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By Tim Hunt

Major progress on unique housing proposal

Uploaded: Apr 21, 2015

Great news this week from the Sunflower Hill organization that has been working to develop a community for adults with special needs. School districts provide lots of resources for developmentally delayed students and others with special needs, but there has been nothing once these people reach adulthood. The Sunflower Hill vision of a community specially designed for these people is rapidly moving ahead thanks to Mike Serpa of Concentric Development.
The plans for the old Irby diary and Zia properties on the south side of Stanley Boulevard include a 40-unit community for Sunflower Hill that is part of a larger plan. The group's goal is to provide life-long residential opportunities as well as social activities and vocational training in an atmosphere similar to senior living communities.
MidPen Housing, also the developer of the new Kottinger Gardens senior project, is the affordable housing partner with the Dahlin Group designing the project (also the designer on Kottinger Gardens).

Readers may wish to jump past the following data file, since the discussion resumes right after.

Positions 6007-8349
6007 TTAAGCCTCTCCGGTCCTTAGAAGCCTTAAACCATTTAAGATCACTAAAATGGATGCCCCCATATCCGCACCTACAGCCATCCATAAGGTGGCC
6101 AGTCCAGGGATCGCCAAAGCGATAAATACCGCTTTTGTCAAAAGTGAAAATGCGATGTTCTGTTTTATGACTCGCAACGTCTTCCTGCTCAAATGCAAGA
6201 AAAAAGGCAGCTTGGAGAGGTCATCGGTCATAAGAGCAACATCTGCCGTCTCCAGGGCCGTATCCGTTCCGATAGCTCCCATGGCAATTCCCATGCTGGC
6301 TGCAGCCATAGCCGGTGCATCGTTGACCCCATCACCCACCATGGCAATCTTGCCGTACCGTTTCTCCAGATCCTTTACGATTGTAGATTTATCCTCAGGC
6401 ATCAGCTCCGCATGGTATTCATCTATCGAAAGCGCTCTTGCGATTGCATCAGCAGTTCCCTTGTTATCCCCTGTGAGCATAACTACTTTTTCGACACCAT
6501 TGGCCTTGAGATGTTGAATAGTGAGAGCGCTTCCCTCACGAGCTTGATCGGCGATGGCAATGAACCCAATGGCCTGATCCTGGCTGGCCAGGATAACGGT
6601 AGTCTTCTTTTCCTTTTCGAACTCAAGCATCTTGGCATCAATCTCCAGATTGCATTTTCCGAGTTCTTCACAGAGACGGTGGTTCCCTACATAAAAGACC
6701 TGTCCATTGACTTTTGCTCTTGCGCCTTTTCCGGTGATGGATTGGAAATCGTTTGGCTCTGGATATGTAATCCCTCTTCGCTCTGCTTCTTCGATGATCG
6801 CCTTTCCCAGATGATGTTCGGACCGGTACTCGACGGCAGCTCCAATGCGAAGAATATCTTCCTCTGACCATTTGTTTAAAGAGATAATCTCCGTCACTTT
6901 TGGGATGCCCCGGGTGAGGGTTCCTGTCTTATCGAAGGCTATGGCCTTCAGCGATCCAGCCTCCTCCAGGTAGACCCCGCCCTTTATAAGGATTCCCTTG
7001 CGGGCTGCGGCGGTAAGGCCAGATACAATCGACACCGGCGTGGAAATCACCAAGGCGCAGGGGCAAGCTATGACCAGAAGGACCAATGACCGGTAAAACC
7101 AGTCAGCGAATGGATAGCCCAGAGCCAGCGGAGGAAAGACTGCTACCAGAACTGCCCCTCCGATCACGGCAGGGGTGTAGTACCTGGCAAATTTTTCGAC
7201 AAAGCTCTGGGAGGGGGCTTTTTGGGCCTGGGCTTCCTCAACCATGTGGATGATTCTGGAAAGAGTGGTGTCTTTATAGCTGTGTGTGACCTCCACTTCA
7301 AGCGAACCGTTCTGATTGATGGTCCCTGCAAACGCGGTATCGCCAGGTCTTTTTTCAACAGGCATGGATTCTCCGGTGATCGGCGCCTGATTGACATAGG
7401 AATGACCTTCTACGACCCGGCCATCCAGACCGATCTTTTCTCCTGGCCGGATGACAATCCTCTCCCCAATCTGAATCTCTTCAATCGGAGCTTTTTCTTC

The overall plan has been submitted to the city so it will now move through the development process.

Browsing through the Wall Street Journal's Mansion section, there was a chart accompanying a story headlined "Ritzy Zip Codes Call For Pricey Cars. (April 10 edition).
The upscale communities ranged from Manhattan to McLean, VA, to Highland Park in Dallas and Beverly Hills. The Bay Area listing was for Atherton.
There were seven zip codes listed and the manufacturers represented in the top three number of new registrations were Lexus, Mercedes Benz and BMW on most lists. The outliers were the Acura MDX from Microsoft territory in Lynwood, WA. a Land Rover Range Rover in New York City and an Audi Q5 in McLean.
Atherton had two Mercedes on the list, but there were twice as many Tesla Model S listed as the models of Mercedes combined.
Giving Atherton residents taxpayer funds for the electric car is crazy—they can afford it without the tax break from the feds and the $2,500 rebate from California. They already benefit enough from paying no gasoline tax.